NASA Administrator Charles Bolden at a media briefing at Launch Complex 37 at Cape Canaveral, Florida prior to successful Dec. 5, 2014 launch. Image credit: Ken Kremer - kenkremer.com

Dec 18, 2014 America’s human spaceflight future takes flight with NASA’s Orion and commercial capsules

Sen—KENNEDY SPACE CENTER, FL—After years of waiting and frustrating delays, NASA’s multipronged LEO/BEO strategy to send humans back to space from American soil and eventually on the long road to the Red Planet is finally firing on all cylinders.

NASA’s comprehensive human spaceflight effort rests on two pillars; Commercially developed capsules transporting astronauts on short trips to low Earth orbit (LEO) and the International Space Station (ISS) and the Orion deep space capsule targeting much longer journeys beyond Earth orbit (BEO) to ambitious destinations never before visited by humans.

Since the forced retirement of NASA’s trio of space shuttle orbiters in 2011, following wheel stop on the STS-135 mission led by Chris Ferguson, NASA’s final shuttle commander, American astronauts have been 100% reliant on Russia’s Soyuz manned capsules to hitch a ride to the space station and back.

Concrete steps to end the sole source human spaceflight reliance on Russia and venture further beyond the bounds of Earth are now in sight.

Boeing and SpaceX are building the CST-100 and Dragon V2 crew vehicles respectively under a public-private partnership started in 2010. Their development was fostered with seed money from NASA’s Commercial Crew Program (CCP) and outlined in my prior blogs

NASA gave responsibility for near term development of LEO capable spaceships to private industry so that the agency could focus on the bigger picture of space exploration via the medium to long term development of a BEO capable spaceship—namely Orion.

The Orion program started about 10 years ago when Lockheed Martin was announced as the prime contractor working with NASA to design and manufacture the crew module.

Back then, Orion was part of Project Constellation under the Bush Administration’s plan to return humans to the Moon, first to orbit and later to land on our nearest neighbor during roughly the 2015 to 2020 time span. Plans were afoot to build a man tended base likely near the lunar south pole later in the 2020s.

The Obama Administration cancelled Constellation and the lunar landing objective soon after coming into office but eventually retained Orion for a revised goal of deep space missions eventually leading to Humans to Mars in the 2030s.

Now Orion has finally started to fulfill on that deep space promise when it soared to space on its inaugural flight on the flawlessly executed Exploration Flight Test-1 (EFT-1) mission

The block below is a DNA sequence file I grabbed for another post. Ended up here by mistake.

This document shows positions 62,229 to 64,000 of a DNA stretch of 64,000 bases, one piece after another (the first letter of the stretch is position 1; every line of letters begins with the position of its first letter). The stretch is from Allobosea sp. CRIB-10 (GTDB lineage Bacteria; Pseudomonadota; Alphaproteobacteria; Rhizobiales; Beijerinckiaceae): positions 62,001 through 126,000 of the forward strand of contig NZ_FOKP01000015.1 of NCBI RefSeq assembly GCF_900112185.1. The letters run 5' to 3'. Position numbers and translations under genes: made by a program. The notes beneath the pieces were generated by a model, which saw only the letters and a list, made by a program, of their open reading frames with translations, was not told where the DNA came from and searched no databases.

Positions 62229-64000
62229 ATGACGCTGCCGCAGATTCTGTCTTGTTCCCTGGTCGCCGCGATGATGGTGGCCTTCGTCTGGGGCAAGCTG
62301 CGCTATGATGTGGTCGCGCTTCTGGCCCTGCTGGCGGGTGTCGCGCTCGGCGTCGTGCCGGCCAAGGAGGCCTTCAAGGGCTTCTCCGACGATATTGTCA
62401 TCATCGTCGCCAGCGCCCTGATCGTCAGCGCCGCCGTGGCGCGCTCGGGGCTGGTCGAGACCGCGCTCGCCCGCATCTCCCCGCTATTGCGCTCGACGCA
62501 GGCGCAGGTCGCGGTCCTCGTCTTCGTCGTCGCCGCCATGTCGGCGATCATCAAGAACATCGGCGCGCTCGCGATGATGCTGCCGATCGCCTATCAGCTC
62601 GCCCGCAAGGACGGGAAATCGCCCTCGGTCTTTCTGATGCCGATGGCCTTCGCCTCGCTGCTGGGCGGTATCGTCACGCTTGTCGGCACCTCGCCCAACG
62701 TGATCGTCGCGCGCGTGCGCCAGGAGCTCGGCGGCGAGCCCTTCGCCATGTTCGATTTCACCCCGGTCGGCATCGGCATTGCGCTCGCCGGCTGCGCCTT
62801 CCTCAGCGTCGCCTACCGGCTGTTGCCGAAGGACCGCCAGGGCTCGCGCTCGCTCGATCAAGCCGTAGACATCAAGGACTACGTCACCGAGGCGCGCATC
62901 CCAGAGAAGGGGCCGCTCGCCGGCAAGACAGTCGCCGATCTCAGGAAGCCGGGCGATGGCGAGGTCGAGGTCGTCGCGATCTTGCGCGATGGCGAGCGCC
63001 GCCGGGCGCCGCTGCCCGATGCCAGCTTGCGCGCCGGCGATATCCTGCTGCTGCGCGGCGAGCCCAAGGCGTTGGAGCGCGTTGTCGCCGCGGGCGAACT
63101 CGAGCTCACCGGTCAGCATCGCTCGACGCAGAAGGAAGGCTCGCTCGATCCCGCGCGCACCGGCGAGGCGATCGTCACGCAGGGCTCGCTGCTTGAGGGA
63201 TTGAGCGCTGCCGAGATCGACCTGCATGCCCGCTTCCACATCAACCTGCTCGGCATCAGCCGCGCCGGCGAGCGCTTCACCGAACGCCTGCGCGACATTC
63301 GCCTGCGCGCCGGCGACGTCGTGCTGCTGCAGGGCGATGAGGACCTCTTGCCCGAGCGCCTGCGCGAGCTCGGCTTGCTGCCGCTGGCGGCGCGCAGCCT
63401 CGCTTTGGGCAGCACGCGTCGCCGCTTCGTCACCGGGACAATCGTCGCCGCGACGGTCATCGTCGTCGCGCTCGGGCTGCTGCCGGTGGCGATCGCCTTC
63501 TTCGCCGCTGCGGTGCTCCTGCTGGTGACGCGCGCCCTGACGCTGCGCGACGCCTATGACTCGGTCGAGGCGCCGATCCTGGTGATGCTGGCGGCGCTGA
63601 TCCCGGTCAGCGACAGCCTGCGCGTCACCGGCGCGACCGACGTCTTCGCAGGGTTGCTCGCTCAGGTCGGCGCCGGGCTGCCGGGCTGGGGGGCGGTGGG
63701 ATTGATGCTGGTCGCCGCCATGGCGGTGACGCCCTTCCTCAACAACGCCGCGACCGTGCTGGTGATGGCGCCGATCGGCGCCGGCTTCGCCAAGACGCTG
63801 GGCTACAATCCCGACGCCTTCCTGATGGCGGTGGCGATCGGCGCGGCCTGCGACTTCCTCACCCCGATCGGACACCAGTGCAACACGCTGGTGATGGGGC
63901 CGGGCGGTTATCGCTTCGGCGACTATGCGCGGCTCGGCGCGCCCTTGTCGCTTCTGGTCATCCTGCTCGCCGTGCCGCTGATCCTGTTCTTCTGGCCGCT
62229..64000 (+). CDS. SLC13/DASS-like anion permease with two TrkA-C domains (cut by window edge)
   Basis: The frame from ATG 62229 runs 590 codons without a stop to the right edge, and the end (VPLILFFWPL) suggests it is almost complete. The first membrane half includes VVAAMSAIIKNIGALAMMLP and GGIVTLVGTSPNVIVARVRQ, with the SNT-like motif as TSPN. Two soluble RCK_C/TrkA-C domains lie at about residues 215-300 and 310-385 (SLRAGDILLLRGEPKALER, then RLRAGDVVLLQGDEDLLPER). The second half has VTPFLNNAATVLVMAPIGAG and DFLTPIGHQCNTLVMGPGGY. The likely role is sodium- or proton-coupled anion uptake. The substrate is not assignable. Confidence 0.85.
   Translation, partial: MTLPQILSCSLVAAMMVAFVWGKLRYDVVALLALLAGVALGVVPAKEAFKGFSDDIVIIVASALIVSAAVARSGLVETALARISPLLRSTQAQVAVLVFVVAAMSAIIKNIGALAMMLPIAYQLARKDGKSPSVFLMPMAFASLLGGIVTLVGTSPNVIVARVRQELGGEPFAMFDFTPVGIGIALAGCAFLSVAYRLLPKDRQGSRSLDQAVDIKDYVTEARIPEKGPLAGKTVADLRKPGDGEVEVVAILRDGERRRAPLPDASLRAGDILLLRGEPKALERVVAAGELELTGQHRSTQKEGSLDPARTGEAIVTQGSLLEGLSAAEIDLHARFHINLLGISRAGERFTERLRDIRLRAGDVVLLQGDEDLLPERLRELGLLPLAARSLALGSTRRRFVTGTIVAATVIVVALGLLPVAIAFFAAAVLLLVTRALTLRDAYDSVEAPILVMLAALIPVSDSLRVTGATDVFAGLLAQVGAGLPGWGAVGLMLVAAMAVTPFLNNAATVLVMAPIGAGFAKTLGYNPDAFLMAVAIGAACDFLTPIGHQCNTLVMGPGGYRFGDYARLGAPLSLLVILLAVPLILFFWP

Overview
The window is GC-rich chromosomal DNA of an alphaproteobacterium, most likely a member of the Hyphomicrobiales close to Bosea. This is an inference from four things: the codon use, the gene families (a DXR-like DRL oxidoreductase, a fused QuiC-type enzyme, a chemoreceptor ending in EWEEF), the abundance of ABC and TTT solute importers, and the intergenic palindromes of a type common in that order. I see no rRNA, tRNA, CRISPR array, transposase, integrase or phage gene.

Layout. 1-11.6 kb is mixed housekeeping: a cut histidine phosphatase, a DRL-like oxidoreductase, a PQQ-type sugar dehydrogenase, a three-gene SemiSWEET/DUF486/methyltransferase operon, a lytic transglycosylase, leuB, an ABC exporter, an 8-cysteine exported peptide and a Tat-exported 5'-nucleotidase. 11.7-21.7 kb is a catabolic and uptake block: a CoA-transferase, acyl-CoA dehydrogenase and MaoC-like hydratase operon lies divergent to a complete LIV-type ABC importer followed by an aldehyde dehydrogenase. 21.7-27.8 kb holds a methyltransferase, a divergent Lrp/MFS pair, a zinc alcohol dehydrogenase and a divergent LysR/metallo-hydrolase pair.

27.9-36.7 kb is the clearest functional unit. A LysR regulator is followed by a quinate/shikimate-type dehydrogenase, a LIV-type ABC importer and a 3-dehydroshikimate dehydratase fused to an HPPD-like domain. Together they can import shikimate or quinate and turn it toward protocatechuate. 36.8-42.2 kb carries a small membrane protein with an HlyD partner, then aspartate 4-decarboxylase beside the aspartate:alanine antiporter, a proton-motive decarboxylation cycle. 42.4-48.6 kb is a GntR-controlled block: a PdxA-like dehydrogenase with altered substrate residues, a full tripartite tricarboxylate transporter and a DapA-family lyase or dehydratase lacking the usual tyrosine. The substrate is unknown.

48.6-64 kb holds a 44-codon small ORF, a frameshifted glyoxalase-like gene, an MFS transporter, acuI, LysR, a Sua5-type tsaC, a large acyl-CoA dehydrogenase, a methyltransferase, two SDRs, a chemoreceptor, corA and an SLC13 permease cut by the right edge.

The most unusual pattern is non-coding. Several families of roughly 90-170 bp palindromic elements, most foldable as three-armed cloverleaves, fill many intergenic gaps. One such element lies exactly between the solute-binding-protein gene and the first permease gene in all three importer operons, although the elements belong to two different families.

The two orbit, 4.5 hour maiden test flight of Orion on the EFT-1 mission was a complete success starting with the spectacular blastoff on the world’s most powerful rocket, a United Launch Alliance Delta IV Heavy, at 7:05 a.m. EST, Dec. 5, 2014 from Space Launch Complex 37 (SLC-37) at Cape Canaveral Air Force Station in Florida.

The picture perfect launch was followed by a precisely implemented mission plan of milestones throughout the flight that lofted the spacecraft further away from Earth than any human rated spacecraft in more than four decades. Humans have not trekked beyond LEO since NASA’s Apollo 17 moon landing blastoff in December 1972.

Over 1200 sensors monitored Orion’s electrical and plumbing systems, avionics, computers, structure and response to high doses of radiation in the Van Allen belt during every aspect of the flight including the fairing jettison, second stage ignition, thruster firings, orbital cruise, high speed atmospheric reentry at 20,000 mph (32,000 kph), heat shield protected descent surviving scorching 4000 F (2200 C) temperatures and parachute assisted splashdown and recovery in the Pacific Ocean.

The Orion EFT-1 capsule was successfully brought back on land by US Navy divers and is heading to its Kennedy Space Center home in time for Christmas, followed by a thorough engineering analysis, scrutiny and tear down to gleam as much useful information as possible.

All this analysis will feed directly into the design of the next Orion spacecraft, said Larry Price, Lockheed Martin Deputy Orion Program Manager in a KSC interview with Sen.

The next test flight of Orion is set for no later than November 2018 on Exploration Mission-1 (EM-1) utilizing NASA’s mammoth new rocket the Space Launch System (SLS) concurrently under development and construction under contract with Boeing.

“We expect the pressure vessel for EM-1 to arrive at KSC by the end of 2015,” Price explained.

EM-1 will launch unmanned. It will travel somewhat beyond the Moon and back on a roughly three week long shakedown cruise mission to exercise the flight systems ahead of the first manned Orion launch on EM-2 slated around 2020 or 2021 on SLS-2.

But all this forward progress is contingent on the US President and future US Congresses maintaining or increasing NASA funding. Both Orion and commercial crew have been shortchanged by Washington in the past few years. The recently approved US Federal budget gives a slight monetary boost to NASA. Let’s hope for brighter times on both of NASA’s human spaceflight pillars ahead. 

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Prelaunch up close view of Orion EFT-1 capsule on Delta 4 Heavy rocket at Cape Canaveral launch pad 37. Image credit: Ken Kremer - kenkremer.com

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NASA’s first Orion spacecraft blasts off at 7:05 a.m. atop United Launch Alliance Delta 4 Heavy Booster at Space Launch Complex 37 (SLC-37) at Cape Canaveral Air Force Station in Florida on Dec. 5, 2014. Image credit: Ken Kremer - kenkremer.com